The temperature from ground level to about one km height prooved to be the most interesting in the course of our exploration, since the most information can be gained from it. Firstly, this video shows how the degree of interest is focused on relatively warm and relatively cold portions of the data in the lowest slice of the dataset. Then the time dimension is analyzed timestep by timestep. This visualization clearly shows the warm sector, the leading warm front, and the following cold front of the storm system. Furthermore, the weak warm front and its slow dissipation north of the storm can be witnessed. Besides those findings it can also be seen that the air over land is cooling rapidly at nightfall and is warming up only slowly on the next day. Furthermore the injection of very cold air into the storm system at landfall quickly cools down the storm center.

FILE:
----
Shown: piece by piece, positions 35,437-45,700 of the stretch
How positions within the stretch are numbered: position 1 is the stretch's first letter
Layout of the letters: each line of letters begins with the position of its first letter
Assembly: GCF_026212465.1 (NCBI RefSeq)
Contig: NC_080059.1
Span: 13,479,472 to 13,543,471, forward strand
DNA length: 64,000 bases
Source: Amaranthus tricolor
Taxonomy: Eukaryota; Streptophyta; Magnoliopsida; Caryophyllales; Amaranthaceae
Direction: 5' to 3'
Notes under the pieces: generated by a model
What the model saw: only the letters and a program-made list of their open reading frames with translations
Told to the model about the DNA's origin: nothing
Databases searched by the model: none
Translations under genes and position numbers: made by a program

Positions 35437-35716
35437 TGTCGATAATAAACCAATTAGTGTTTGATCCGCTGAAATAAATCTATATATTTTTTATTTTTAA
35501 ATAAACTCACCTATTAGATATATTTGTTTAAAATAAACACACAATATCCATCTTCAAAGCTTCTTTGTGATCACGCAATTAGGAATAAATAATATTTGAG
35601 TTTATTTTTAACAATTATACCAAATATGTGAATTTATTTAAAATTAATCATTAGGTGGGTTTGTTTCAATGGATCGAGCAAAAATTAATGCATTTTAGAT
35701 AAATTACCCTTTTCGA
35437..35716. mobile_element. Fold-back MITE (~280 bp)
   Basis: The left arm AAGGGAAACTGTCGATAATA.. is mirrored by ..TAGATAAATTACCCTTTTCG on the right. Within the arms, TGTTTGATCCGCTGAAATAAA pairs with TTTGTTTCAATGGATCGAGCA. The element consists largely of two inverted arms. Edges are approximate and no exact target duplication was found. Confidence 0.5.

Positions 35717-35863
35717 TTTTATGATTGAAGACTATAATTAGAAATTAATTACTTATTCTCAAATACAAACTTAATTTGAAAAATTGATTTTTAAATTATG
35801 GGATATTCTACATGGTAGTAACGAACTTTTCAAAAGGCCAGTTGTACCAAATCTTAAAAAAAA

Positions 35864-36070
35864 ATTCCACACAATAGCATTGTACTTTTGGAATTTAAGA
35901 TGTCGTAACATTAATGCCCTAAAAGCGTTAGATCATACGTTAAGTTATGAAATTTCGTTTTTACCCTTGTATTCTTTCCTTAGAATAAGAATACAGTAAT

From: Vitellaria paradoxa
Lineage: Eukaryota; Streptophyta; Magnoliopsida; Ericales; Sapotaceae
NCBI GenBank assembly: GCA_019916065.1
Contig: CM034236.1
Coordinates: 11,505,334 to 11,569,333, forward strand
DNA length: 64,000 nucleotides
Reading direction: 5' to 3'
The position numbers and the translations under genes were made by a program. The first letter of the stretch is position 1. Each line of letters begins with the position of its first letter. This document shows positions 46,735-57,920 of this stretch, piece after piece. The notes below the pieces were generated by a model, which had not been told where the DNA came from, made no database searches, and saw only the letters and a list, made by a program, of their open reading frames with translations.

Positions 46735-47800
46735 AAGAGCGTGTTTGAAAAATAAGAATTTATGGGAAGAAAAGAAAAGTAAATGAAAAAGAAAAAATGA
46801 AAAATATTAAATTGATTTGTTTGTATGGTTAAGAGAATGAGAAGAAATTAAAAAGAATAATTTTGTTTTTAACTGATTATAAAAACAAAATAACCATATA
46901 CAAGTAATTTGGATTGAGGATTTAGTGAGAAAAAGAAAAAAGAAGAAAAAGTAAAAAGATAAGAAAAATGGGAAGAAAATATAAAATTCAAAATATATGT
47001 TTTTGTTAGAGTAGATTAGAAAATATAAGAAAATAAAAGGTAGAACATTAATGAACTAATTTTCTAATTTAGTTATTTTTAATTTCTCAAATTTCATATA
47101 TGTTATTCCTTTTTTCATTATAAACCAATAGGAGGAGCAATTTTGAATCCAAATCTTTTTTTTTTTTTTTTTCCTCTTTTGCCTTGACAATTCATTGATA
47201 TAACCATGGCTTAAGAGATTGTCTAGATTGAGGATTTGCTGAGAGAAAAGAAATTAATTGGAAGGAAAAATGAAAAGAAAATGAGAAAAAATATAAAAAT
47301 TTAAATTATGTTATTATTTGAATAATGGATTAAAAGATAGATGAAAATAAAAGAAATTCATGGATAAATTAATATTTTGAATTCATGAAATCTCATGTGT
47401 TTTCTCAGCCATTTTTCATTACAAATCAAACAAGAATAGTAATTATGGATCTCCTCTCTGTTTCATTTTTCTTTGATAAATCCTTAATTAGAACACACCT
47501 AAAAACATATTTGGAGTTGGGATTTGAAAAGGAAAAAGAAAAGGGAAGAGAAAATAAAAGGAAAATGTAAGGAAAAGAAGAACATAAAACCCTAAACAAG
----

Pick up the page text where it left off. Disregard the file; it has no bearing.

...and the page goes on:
In order to explore and analyze the topology of the flow within the data set the wind velocity direction was converted into a horizontal and vertical angle in a preprocessing step. Then the feature specification was carried out on the horizontal angle by combining six 20 degree wide selections at -60, 0, 60, 120, 180, 240 and 300. The resulting bands of selected data now represented areas where the wind moves in roughly the same direction. To further enhance the perception in the 3D view a circular color map has been included which contains all fully saturated colors from the HSV color scale. Pure colors (red, green blue, cyan, magenta, yellow) exactely match the centers of our six selections and thus can be used to distinguish between the different bands.